In a previous post, "Against manual medicine," I analyzed the concern of two internal physicians at Brigham and Women's Hospital for the excesses of manual medicine in their bookWhen doctors don’t listen. Avoid misdiagnoses and unnecessary tests. on this same subject I want to talk about Jerome Kassirer, John Wong and Richard Kopelman, three authors who in 1991 published Learning Clinical Reasoning, a reference work that laid the foundations of clinical reasoning through the inferential process of hypothesis generation diagnosis, its subsequent refinement with the elaboration of a diagnosis of work, the sustained request of complementary tests, the management of Bayes' theorem, the causal models, the diagnostic verification and the taking of therapeutic decisions. Twenty years later, the same authors published the second edition of the book, and in their presentation said they were forced to update it because in recent times, the practice of medicine had undergone very profound changes. According to them, rapid triage in emergencies and reduction of hospital stays are forcing doctors to be less contemplative and they are often seen short-circuiting the diagnostic process, or by cutting out minutes of time spent in interviewing or exploring where they try to compensate by quickly sending patients to perform diagnostic tests. This obsession with the performance of physicians is detrimental to the reflection on what has been learned in the observations made and the establishment of a qualified relationship with the patient. The authors state that the diagnostic process, as it was known, has been replaced by "take a look and ask for a CT".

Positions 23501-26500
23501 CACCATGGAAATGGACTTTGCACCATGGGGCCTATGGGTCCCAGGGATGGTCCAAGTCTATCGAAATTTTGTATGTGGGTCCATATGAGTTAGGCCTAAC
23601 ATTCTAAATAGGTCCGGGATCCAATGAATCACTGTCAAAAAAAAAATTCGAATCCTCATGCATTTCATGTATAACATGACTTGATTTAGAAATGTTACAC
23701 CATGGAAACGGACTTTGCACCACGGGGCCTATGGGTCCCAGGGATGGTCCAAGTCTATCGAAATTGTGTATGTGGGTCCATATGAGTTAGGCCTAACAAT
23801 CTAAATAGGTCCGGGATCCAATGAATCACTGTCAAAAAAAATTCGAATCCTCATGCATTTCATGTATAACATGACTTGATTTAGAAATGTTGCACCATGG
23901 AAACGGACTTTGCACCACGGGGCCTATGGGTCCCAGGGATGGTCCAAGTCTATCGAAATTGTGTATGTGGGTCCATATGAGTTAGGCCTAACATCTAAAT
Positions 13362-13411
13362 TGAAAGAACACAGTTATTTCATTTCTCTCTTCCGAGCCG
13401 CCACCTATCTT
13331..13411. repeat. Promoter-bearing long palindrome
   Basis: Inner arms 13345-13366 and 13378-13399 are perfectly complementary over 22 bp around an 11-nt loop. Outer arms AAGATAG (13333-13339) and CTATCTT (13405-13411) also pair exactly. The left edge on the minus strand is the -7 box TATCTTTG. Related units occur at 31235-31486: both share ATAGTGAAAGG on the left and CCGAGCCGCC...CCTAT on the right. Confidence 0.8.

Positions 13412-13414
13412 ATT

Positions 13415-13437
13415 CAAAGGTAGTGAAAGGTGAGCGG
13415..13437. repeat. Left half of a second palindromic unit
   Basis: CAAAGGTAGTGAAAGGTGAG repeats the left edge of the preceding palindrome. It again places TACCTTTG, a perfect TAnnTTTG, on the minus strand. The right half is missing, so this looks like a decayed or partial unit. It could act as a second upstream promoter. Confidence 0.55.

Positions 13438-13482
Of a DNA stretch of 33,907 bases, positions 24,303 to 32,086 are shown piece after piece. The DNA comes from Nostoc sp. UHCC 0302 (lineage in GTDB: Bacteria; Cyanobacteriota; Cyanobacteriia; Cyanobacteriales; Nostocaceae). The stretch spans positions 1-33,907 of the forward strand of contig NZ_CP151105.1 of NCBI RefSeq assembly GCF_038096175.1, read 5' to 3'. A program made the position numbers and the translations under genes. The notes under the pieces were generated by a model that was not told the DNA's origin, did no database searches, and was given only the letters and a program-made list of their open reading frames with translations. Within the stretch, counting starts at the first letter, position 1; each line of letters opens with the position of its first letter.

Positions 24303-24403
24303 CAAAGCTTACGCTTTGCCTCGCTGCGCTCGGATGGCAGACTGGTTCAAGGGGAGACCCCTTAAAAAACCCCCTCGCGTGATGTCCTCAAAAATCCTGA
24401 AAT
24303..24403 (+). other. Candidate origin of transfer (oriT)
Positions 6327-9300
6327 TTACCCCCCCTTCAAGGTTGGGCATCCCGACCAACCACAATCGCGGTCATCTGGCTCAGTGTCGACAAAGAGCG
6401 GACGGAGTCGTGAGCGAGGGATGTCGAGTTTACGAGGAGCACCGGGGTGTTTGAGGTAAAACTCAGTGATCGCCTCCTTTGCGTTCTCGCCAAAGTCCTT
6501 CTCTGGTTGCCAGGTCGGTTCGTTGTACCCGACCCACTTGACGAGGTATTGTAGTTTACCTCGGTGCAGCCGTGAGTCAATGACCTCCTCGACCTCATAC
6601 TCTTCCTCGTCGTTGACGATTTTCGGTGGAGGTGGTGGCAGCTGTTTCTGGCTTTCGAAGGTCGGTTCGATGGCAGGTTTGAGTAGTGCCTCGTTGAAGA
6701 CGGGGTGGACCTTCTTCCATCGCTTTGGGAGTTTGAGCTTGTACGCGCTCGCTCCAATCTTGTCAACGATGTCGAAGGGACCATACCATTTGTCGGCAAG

In the 2018 edition of the Mobile World Congress has drawn to a close. Among the different technologies exhibited this week at the mobile fair, the chain of blocks or blockchain has appeared tangentially. Announced as the new revolution in the digital world - which some consider as disruptive as the internet - the block chain is the technology that allows the popular bitcoin crypto currency to work and whose value has reached unimaginable value (exceeded $ 18,000 last December).
But what is really the block chain and how can it be of interest to the readers of Advances in Clinical Management?
Blockchain is a distributed database system that allows transactions between agents to be both secure and anonymous by means of a trusted timestamp in the distributed public registry (distributed ledger). Although its best known application is to carry out operations with cryptocurrencies such as bitcoin or ethereum, the chain of blocks can also be used to manage valuable elements such as certificates, insurance or votes, and is being widely experienced in different sectors such as finance, logistics or food.